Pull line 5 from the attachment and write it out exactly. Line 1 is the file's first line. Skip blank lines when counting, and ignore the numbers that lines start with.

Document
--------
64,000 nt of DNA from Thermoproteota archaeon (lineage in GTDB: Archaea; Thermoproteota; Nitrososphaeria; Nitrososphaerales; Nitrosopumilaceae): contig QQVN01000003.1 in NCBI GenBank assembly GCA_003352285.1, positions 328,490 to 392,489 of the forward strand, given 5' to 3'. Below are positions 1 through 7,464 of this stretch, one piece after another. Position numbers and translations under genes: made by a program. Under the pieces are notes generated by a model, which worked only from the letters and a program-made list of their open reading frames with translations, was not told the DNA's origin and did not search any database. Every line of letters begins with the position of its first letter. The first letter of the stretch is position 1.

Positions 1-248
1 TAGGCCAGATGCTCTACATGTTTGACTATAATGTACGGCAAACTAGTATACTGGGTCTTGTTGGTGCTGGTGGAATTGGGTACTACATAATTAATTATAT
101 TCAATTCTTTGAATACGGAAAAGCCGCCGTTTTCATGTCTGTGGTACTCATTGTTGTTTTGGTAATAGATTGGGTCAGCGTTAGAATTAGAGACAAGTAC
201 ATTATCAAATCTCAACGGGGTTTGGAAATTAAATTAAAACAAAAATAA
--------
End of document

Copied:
201 ATTATCAAATCTCAACGGGGTTTGGAAATTAAATTAAAACAAAAATAA